Pocket Wallet Holster and Printing
I don't know why ya'll send out emails reminding posters to come back and post and then lock threads not giving people a chance to respond.
By the logic in that other thread, my use of a Wallet Holster in rear pocket carry could be construed as illegal. I know it prints like a wallet, but could not a reasonable person discern it is really a gun when i pull my wallet out of my front pocket to pay..... :eek:
You mean you do not have two wallets? One for the money the wife knows about (and helps herself to) and one with your "Mad Money" that is spent only on you and your stuff?
Robo! That's not supposed to be discussed in the clear!
Harley- logic has little to do with it. IF the wallet holster will permit a gun to fire while still IN the holster (several were made for derringers, hole in side of wallet for trigger finger)then the BATFE- not me, not anyone else on the forum, has ruled that this is a disguised firearm, like a cane gun, is a NFA Class III, and must be registered with the Feds as an "Any Other Weapon"- or AOW. Penalty for possession of unregistered AOW is 10 yrs, Fed prison, fine of $250,000, etc. You can find the phone number for the ATF on page 1 of most phone books.
This guy claims his wallet holsters are legal...
because the slide is exposed....
That may be. Here is a copy of the original issue- that the firearm could be fired while DISGUISED inside the wallet:
DEPARTMENT OF THE TREASURY
Bureau of Alcohol, Tobacco and Firearms
Washington, DC 20226
MAR 13 1996
This is in response to your letter of recent date to the Bureau of Alcohol, Tobacco and Firearms (ATF). In your letter, you request information regarding the legality of several wallet type holsters which you submitted of our examination.
As defined in 26 U.S.C. section 5845(e) of the National Firearms Act (NFA), the term "any other weapon" includes certain weapons capable of being concealed on the person. It is unlawful to make, possess or transfer such weapons which are not registered in accordance with NFA controls. Further, a maker of such firearms who has not paid the appropriate special (occupational) tax is liable for $200 making tax for each weapon produced and $5 for each weapon transferred.
ATF has previously determined that firearms installed in various types of wallets, briefcases, canes, etc. may be NFA firearms as defined. The submitted samples are rectangular leather cases,
which measure approximately 5 1/2 inches in length and 2 3/4 inches in height. They are designed to hold an American Derringer firearm
(Model DA 38) in a fixed position with openings in the leather so that the derringer can be operated and fired while it is in the case. When the derringer is installed in the case, the weapon has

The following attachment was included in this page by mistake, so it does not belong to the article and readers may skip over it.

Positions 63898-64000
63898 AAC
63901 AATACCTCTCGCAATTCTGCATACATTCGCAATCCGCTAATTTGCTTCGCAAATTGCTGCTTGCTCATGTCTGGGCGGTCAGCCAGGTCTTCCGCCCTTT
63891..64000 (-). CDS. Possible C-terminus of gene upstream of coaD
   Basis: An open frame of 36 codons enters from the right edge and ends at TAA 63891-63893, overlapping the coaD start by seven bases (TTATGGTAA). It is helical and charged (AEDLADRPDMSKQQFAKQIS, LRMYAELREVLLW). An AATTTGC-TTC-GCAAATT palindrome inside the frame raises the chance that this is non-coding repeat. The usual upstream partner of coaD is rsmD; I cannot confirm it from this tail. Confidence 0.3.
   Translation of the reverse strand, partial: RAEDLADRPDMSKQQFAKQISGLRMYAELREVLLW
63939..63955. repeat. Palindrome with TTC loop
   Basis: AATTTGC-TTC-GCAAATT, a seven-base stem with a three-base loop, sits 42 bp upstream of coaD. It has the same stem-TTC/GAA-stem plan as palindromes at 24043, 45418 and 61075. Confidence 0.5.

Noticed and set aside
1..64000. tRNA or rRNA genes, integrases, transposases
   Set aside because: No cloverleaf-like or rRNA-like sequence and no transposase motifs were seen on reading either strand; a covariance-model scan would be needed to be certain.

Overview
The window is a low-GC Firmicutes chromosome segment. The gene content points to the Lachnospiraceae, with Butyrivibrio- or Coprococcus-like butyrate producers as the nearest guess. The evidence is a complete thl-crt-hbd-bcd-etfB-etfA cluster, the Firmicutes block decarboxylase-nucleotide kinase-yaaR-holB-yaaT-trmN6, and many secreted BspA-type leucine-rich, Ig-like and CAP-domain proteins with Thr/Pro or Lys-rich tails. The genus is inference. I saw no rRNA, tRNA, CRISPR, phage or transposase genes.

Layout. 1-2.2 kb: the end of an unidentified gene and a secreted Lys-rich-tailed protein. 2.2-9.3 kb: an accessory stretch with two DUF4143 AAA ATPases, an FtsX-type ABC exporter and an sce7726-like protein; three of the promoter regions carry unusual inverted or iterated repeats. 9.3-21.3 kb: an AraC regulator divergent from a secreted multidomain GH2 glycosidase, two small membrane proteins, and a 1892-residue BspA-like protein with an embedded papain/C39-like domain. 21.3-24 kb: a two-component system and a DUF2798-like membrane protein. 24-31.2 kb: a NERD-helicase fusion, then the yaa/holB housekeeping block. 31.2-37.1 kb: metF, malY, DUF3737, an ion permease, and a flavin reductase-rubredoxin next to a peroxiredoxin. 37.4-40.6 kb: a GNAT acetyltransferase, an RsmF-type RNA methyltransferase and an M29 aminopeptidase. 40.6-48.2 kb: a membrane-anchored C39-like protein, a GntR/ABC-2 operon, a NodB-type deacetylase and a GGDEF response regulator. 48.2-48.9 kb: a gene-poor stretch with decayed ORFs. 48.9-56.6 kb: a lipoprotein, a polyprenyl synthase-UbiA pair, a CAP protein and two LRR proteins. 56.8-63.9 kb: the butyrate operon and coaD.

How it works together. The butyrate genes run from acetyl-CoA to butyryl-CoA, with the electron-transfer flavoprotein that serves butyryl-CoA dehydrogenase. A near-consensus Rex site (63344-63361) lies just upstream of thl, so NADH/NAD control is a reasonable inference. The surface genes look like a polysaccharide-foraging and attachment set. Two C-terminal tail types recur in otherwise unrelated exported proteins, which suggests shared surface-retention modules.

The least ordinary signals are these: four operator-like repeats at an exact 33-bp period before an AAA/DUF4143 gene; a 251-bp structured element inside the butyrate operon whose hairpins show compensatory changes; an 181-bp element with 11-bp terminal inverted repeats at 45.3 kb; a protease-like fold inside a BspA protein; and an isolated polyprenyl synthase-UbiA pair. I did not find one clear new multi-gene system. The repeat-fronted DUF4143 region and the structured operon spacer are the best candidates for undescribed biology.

the exterior appearance to other "wallet guns" which have previously been determined to be NFA firearms.
ATF has previously determined that an American Derringer, Model DA 38, in and of itself, is a firearm subject to the provisions of the GCA and is not a firearm subject to the NFA controls. The leather
wallet by itself is not subject to control as a firearm. However, we have also determined that any person who might possess such a derringer in combination with the wallet holster would be in
possession of a firearm subject to the purview of the NFA.
Any person who possess the combination would be in possession of a firearm as defined in 26 U.S.C. section 5845(a)(5) of the NFA. Such firearm is subject to the tax imposed under section 5821, and
the making provisions of section 5822 of the act.
Should the wallet holsters, as provided, be sold or transferred separately from the derringers, we strongly recommend that you advise customers regarding the status of these items.
If you would like to submit a redesigned or modified holster that you believe would not be subject to the NFA when held in combination with an American Derringer firearm, we will be happy to
examine it and provide you with the results. We would suggest that the redesigned sample no longer resemble a wallet and the modification should include cutting the top rear of the wallet,
thereby exposing the entire back strap and trigger guard area of the inserted derringer. The cuts should follow the exact contour of the frame of the pistol and not overlap to risk a disguised appearance.
The samples which you submitted for our examination are being returned to you under separate cover.
We trust the foregoing has been responsive to your inquiry. If you have further questions concerning this matter, please contact us.
Edward M. Owen, Jr.
Chief, Firearms Technology Branch
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